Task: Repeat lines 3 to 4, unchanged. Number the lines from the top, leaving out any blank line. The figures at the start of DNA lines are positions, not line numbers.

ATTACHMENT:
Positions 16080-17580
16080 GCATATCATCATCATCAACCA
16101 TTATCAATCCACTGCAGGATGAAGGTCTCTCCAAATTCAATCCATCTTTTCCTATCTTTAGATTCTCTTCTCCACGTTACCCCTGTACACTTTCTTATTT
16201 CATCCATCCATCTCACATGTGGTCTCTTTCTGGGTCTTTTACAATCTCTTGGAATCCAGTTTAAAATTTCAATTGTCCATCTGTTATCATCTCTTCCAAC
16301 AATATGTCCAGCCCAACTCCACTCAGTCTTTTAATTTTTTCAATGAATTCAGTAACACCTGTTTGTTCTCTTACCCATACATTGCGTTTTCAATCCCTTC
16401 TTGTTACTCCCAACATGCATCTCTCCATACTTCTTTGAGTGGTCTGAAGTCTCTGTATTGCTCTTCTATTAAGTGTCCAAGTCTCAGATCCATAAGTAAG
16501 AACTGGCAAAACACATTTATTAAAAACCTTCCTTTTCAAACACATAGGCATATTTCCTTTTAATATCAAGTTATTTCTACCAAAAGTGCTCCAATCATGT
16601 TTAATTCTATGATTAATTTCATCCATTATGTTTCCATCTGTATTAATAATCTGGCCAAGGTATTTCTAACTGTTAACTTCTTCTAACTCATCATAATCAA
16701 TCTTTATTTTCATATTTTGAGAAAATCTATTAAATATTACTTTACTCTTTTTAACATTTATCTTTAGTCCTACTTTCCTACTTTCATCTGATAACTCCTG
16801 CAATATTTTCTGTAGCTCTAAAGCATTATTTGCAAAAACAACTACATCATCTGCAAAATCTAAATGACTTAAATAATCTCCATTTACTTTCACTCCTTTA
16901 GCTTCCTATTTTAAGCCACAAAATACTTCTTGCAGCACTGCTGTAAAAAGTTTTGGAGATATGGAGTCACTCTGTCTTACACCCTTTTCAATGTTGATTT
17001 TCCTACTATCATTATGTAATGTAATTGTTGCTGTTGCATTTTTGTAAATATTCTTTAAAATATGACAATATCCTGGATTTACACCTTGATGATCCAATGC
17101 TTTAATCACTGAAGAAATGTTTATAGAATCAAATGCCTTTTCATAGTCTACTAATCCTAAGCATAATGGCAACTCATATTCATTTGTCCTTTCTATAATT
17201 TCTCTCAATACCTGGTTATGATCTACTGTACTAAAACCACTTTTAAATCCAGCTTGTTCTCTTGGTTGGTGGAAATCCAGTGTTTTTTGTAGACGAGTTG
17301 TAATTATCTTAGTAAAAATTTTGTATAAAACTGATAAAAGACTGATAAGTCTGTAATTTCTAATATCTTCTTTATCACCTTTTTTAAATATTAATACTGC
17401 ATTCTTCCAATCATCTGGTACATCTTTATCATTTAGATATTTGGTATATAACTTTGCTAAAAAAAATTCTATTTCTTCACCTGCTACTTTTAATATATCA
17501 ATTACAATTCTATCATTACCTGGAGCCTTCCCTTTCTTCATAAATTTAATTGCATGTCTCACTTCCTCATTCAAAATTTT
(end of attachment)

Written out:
16101 TTATCAATCCACTGCAGGATGAAGGTCTCTCCAAATTCAATCCATCTTTTCCTATCTTTAGATTCTCTTCTCCACGTTACCCCTGTACACTTTCTTATTT
16201 CATCCATCCATCTCACATGTGGTCTCTTTCTGGGTCTTTTACAATCTCTTGGAATCCAGTTTAAAATTTCAATTGTCCATCTGTTATCATCTCTTCCAAC